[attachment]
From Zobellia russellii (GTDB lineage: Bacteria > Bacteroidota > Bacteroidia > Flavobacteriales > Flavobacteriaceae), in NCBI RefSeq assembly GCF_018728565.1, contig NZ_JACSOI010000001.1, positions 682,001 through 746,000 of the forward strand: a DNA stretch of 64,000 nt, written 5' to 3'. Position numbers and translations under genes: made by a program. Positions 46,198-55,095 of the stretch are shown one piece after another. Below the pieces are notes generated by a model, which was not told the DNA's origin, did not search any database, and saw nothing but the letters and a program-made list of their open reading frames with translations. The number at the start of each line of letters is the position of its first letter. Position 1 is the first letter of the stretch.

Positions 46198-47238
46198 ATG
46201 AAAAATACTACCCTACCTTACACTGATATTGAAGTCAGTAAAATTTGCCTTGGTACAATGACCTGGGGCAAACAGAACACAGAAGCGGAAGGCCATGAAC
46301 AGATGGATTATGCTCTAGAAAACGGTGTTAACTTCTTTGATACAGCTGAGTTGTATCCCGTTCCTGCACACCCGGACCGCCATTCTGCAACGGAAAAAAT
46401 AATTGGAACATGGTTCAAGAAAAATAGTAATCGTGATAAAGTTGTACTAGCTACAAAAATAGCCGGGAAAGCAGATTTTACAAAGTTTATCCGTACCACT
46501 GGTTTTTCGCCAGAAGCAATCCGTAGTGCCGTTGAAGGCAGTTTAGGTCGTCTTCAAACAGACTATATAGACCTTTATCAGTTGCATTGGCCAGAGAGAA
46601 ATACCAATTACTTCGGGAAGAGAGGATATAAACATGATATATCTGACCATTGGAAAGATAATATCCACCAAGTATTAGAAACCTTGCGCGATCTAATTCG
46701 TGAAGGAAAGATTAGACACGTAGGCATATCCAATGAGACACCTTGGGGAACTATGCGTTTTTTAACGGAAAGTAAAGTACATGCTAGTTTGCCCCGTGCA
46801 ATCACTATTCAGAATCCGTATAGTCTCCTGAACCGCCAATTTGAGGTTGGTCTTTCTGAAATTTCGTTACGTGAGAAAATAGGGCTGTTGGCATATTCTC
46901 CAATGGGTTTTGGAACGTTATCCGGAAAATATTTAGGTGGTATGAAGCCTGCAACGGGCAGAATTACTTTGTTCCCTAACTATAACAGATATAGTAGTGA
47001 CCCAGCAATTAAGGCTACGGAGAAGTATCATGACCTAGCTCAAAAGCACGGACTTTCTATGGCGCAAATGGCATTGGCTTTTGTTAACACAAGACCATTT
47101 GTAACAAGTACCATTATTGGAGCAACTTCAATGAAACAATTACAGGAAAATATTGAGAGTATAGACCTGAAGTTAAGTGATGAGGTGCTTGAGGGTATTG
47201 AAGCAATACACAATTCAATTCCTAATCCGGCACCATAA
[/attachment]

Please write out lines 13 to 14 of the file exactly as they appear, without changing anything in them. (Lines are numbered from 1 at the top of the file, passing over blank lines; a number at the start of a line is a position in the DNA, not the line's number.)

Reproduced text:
47101 GTAACAAGTACCATTATTGGAGCAACTTCAATGAAACAATTACAGGAAAATATTGAGAGTATAGACCTGAAGTTAAGTGATGAGGTGCTTGAGGGTATTG
47201 AAGCAATACACAATTCAATTCCTAATCCGGCACCATAA